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The Tomb Of Jesus…In Japan

Christianity has endured a tumultuous history in Japan, as you may have guessed if you have seen Scorsese’s 30-year recent passion project, “Silence,” or spent any time whatsoever around Nagasaki. But hints of the religion pop up all over the country, from the dramatic institutions such as Sophia University or Tokyo International University, to the writings of Niobe Inazo and Uchimura Kanzo… all familiar names if you’re interested in the spread of religion in this complex country.

It also takes up root in the form of local legends.

For example, the Sawaguchi family, who insist that Jesus was a relative.

According to the Sawaguchi family’s claims, Jesus Christ did not die on the cross at Golgotha. Instead his brother, Isukiri, took his place on the cross. (This name being strange mutation of the word “Jesus Christ” in Japanese. No, there is no such name in Hebrew or Greek.)

Jesus fled across Siberia to northern Japan. Once in Japan, he changed his name to “Daitenku Taro Jura,” (because, like a lot of gaijin here he got sick of the katakana), he then became a rice farmer (because that is what carpenters do, you know), married to a chick named Miyuko (because, why have faith when you could have boobs), and raised a family with three daughters near Shingo. While in Japan, he spent time traveling and studying (not sermon-ing), and eventually died at the age of 106. His body was exposed on a hilltop for four years, which was normal then. Jesus’ bones were then collected, bundled, and buried in the mound purported to be the grave of Jesus Christ.

Another mound near the alleged grave of Jesus is said to contain an ear of the brother of Jesus and a lock of hair from Mary, the mother of Jesus, the only relics of his family Jesus could carry when he fled Judaea.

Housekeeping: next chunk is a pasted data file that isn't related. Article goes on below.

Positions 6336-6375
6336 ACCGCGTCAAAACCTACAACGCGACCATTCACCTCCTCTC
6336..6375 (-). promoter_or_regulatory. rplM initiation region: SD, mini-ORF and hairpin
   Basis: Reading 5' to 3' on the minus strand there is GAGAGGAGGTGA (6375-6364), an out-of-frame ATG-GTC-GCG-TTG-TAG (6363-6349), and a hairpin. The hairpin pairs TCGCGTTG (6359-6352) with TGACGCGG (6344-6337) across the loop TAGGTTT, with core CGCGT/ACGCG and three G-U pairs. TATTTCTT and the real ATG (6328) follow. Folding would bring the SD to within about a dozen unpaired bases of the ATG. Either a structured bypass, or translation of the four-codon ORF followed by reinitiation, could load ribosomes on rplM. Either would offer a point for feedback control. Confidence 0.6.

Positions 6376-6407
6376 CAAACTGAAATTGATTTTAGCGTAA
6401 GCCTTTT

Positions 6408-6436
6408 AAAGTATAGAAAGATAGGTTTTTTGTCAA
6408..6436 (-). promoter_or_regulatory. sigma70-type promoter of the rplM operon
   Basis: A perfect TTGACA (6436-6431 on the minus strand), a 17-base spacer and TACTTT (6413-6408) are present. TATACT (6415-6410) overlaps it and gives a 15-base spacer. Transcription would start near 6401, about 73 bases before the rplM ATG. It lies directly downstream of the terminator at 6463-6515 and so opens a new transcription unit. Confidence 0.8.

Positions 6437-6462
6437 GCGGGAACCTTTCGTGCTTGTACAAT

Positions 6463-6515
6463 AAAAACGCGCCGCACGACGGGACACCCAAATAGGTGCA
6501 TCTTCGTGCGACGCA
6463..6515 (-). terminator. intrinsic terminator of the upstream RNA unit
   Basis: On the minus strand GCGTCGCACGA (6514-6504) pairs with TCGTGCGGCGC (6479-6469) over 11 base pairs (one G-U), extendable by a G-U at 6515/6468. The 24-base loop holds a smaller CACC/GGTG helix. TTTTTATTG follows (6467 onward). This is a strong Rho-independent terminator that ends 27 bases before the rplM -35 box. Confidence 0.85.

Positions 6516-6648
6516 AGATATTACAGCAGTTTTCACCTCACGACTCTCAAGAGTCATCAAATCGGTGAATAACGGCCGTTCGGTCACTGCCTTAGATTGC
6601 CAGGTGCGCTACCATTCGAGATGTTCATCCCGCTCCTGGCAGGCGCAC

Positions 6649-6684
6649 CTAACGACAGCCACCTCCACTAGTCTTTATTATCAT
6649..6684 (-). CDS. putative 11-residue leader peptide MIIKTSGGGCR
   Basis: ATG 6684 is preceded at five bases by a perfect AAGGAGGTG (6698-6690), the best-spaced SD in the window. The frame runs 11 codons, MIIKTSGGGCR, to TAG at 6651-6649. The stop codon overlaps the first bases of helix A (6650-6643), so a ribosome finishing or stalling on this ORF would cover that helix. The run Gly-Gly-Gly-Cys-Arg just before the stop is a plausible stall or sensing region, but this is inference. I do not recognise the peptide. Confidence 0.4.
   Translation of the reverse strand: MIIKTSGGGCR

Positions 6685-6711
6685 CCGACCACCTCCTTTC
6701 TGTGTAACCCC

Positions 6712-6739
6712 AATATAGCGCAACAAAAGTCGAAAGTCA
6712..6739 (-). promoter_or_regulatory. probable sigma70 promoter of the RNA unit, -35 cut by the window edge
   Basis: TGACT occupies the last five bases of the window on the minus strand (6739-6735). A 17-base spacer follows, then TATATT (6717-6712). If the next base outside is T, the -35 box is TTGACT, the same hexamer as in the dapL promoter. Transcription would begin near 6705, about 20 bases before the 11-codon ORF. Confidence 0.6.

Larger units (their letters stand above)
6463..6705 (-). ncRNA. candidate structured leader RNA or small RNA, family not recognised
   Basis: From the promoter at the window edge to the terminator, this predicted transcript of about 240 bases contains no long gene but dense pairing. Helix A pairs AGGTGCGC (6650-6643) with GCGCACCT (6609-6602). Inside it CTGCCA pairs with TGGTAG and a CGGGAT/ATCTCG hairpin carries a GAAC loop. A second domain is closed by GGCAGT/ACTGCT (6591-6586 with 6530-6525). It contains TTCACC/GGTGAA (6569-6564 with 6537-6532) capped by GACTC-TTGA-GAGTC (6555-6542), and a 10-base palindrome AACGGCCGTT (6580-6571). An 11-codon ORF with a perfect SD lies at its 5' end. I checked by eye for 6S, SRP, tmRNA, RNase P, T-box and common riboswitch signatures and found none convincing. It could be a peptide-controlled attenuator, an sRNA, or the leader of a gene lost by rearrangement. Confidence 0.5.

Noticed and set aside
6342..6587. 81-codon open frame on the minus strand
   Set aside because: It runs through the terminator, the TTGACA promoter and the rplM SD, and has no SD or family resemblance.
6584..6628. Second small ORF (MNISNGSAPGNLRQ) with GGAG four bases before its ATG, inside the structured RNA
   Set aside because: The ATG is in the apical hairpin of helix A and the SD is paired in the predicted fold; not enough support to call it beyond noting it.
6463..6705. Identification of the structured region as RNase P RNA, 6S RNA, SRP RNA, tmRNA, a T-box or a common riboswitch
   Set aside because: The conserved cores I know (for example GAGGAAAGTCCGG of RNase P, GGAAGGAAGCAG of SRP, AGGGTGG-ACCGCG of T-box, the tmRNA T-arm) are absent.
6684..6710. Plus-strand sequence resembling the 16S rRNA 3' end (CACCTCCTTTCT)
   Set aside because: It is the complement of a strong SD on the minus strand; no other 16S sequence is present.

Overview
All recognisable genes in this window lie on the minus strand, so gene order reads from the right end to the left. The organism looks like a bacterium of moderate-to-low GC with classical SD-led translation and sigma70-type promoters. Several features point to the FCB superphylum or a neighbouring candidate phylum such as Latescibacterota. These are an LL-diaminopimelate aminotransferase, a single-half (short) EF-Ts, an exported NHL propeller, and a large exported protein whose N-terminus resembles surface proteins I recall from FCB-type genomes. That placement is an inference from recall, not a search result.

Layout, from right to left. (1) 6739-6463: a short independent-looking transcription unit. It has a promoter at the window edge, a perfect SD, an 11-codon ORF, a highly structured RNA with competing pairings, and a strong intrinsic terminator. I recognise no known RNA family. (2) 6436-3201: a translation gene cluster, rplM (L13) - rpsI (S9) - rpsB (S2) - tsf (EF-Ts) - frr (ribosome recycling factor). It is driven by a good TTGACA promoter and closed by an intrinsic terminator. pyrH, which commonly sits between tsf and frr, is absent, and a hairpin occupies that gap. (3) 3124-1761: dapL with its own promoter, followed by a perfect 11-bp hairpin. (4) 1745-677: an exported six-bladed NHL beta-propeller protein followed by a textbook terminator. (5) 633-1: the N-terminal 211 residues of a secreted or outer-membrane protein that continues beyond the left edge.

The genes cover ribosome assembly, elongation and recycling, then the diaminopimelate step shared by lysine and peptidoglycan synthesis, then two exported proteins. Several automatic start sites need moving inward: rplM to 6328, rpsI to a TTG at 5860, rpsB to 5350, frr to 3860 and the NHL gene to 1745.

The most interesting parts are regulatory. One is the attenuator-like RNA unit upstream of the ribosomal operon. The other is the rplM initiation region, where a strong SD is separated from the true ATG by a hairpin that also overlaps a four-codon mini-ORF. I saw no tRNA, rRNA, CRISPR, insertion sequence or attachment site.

The claims started in 1933 after the discovery of supposed “ancient Hebrew documents detailing Jesus’ life and death in Japan,” called the Takenouchi Documents, that was supposedly the testament of Jesus. These documents were allegedly seized by the Japanese authorities and taken to Tokyo shortly before World War II and have not been seen since. Naturally.

Strangely enough, though the town’s only claim to fame is this tomb of the holy lamb, there is only one Christian resident and no church in site. There is a souvenir shop, however, looking somewhat like a Christian bookstore in the midwest. There is also a festival in the spring, in which yukaja-wearing girls dance around the grave and chant in a language which is neither Japanese nor any other language, but works for creating atmosphere well enough.

The villagers point to interesting variations in language and the occasional blue-eyed local for proof of Jesus’s historic integration with the community, because we all know Jesus was a white dude. For instance, the name of the village was previously Herai, which some say is derived from the word Hebrai, meaning Hebrew in Japanese. Babies are kept in woven baskets, kinda like Moses, and their foreheads are marked with the sign of the cross, which is silly, because if Jesus didn’t die on the cross, what point would that have? And… wasn’t that done by Catholics, which made their debut a great deal later than Jesus died for our sins?

While it could just be a crazy white dude who thought he was Jesus moved in and claimed divinity to successfully pick up chicks, it still remains that the residents of the village insist he was the real deal. And what is Christianity, if not faith? Merry Christmas, no matter who and where it was that started the tradition.


Address: 33-1 Ooaza Herai-ji Nozuki,

Sannohe District, Aomori Prefecture


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By - grape Japan editorial staff.